Giannuzzi solves the problems noted in the prior art by incorporating a wire locking device in a toggle bolt assembly. The wire device is wound about one of the nut trunnions. One end of the coil has a short tail that extends under a wing of the nut unit. The other end of the coil has a longer tail that terminates in a compressible loop. The loop, in assembly, is compressed inside the clearance hole alongside the bolt and serves to hold the winged trunnion nut against rotation. Accordingly, the head of the bolt and the fixture captured thereunder can be conveniently supported against the outside of the wall while the bolt is being driven home. Once tightened down, the bolt is prevented from loosening by the holding power of the wire locking coil.
The Giannuzzi device functions quite well to lock the winged trunnion nut of a toggle assembly against rotation. However, the device has certain disadvantages that make it difficult to use in the field. The wire locking coil must be wrapped about one of the trunnions during manufacture of the winged nut unit thus raising considerably the unit price of the assembly. The locking device must act in concert with the toggle spring to insure proper extension of the wings. The locking coil also is formed of metal, which in many applications is exposed to moisture. The exposed coils under these conditions will corrode and eventually fail whereupon the bolt can work loose of the nut. The compressible loop of the locking device must be located inside the bolt clearance hole alongside the bolt shank. As a consequence, the coil can be either broken or driven out of the hole by the turning screw threads. The locking device of the Giannuzzi assembly as noted is made of thin wire with the compressible loop cantilevered from the main coil by a long thin wire tail which is easily bent or otherwise damaged during handling or shipping. Here again, any damage to the delicate tail will typically render the device unusable.
It is therefore an object of the present invention to improve locking devices for use in toggle bolt assemblies. It is a further object of the present invention to provide a toggle bolt assembly with a simple locking device that can be joined to an existing bolt assembly in the field.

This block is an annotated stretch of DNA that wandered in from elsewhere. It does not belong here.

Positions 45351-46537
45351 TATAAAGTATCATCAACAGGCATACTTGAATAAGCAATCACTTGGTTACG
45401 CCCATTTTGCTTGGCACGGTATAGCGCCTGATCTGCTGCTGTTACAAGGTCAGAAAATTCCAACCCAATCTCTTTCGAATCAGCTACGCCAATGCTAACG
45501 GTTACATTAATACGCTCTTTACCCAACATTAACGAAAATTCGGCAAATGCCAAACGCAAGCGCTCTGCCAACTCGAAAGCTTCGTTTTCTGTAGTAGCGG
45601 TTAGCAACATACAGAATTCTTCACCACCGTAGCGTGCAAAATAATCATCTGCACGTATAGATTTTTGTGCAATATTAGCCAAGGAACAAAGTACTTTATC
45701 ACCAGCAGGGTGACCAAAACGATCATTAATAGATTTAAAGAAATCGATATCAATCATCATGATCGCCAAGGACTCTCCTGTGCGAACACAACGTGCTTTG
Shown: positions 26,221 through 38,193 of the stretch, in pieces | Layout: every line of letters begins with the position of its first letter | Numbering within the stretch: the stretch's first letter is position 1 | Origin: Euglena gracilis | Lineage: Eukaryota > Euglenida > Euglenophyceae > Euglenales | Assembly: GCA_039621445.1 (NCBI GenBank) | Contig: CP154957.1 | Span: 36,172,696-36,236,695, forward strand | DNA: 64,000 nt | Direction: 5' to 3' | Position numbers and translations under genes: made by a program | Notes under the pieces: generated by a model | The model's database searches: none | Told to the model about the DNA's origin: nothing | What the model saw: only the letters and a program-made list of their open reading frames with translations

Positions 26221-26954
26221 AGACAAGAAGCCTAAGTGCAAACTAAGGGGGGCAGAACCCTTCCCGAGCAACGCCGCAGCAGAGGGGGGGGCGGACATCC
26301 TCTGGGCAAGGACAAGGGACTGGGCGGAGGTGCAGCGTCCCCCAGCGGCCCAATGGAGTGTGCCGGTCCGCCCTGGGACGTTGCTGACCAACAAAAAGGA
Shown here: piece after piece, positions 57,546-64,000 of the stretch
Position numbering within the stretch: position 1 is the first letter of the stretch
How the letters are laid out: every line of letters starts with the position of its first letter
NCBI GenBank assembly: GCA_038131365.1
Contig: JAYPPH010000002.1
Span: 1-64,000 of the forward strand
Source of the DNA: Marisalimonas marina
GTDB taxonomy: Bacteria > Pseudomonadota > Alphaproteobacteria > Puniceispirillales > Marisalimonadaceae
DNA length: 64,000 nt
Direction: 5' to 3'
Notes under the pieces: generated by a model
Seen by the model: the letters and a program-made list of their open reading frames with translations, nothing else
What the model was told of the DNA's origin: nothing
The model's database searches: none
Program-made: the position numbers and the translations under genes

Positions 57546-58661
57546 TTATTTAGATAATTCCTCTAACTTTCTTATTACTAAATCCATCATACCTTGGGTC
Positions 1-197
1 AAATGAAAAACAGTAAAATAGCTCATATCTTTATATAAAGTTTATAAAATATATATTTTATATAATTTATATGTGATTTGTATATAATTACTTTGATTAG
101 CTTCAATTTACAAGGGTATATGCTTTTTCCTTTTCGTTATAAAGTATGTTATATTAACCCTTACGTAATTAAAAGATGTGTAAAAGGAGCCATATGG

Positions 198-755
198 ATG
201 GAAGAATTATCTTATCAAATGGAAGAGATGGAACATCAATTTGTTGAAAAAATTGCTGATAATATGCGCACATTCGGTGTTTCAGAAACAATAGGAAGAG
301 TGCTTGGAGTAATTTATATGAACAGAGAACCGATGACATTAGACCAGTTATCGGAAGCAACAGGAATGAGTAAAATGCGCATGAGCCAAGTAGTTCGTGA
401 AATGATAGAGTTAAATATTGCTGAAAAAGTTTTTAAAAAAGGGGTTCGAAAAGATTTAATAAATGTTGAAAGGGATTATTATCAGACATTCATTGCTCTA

A still further object of the present invention is to provide a simple flexible locking strip that can be looped over the bolt of a toggle bolt assembly to hold the winged trunnion nut unit in a non-rotatable condition inside a hollow wall whereby the head of the bolt and a fixture captured thereunder can be seated tightly against a receiving wall as the bolt is being tightened down.
Another object of the present invention is to provide a simple locking device for a toggle bolt assembly that will not corrode when exposed to moisture or the like.
Yet another object of the present invention is to provide a simple flexible locking strip for a toggle bolt assembly which is practically damage proof.
These and other objects of the present invention are attained by a toggle bolt assembly that includes a headed bolt threaded onto a winged trunnion nut unit that is passed through a clearance hole in a hollow wall for the purpose of attaching a fixture to the wall. A thin flexible strip having a first hole at its front end and a second hole at its tail end is hung on the bolt so that the strip loops over the trunnion nut. The front end section of the strip is shaped so that it can be passed between the nut and the wings inside the wing channels. The tail end section of the strip is wedge shaped. The wedge increases in width as it moves away from the head end section so that the width at the end of the wedge is greater than the diameter of the clearance hole. When the bolt is fully inserted into the clearance hole the strip is tightly wedged into the hole thereby holding the winged trunnion nut in a fully unfolded non-rotatable condition inside the wall.
For a better understanding of these and further objects of the present invention reference is made to the following detailed description of the invention which is to be read in conjunction with the associated drawings, wherein:
FIG. 1 is a perspective view of a toggle bolt assembly employing the locking strip of the present invention;
FIG. 2 is an enlarged end view of the trunnion nut unit used in the assembly of FIG. 1 showing the wings folded back against the shank of the bolt;
FIG. 3 is an enlarged perspective view illustrating the trunnion nut unit of the assembly in an unfolded condition;
FIG. 4 is a top plan view of the locking strip used in the assembly of FIG. 1;
FIG. 5 is a side view showing the present toggle bolt assembly fully inserted into a clearance hole formed in a hollow wall with a fixture captured under the bolt head; and
FIG. 6 is also a side view of the toggle bolt assembly shown in FIG. 5 showing the winged trunnion nut threaded inwardly toward the wall.
Referring initially to FIGS. 1-4 there is shown a typical toggle bolt assembly 10 for securing fixtures to a hollow wall. The term wall, as herein used, is broad enough to include a roof and the fixture might be a roof plate. The assembly includes an elongated threaded bolt 11 having a shank 12 and an expanded head 13. Threads 14 are formed along the shank to enable a trunnion nut unit, generally referenced 15, to be threaded thereon. The head of the bolt contains a slot 16 that is engageable by a manual or power driven screw driver for turning the bolt. A square or hexagon shaped head may be used for the same purpose.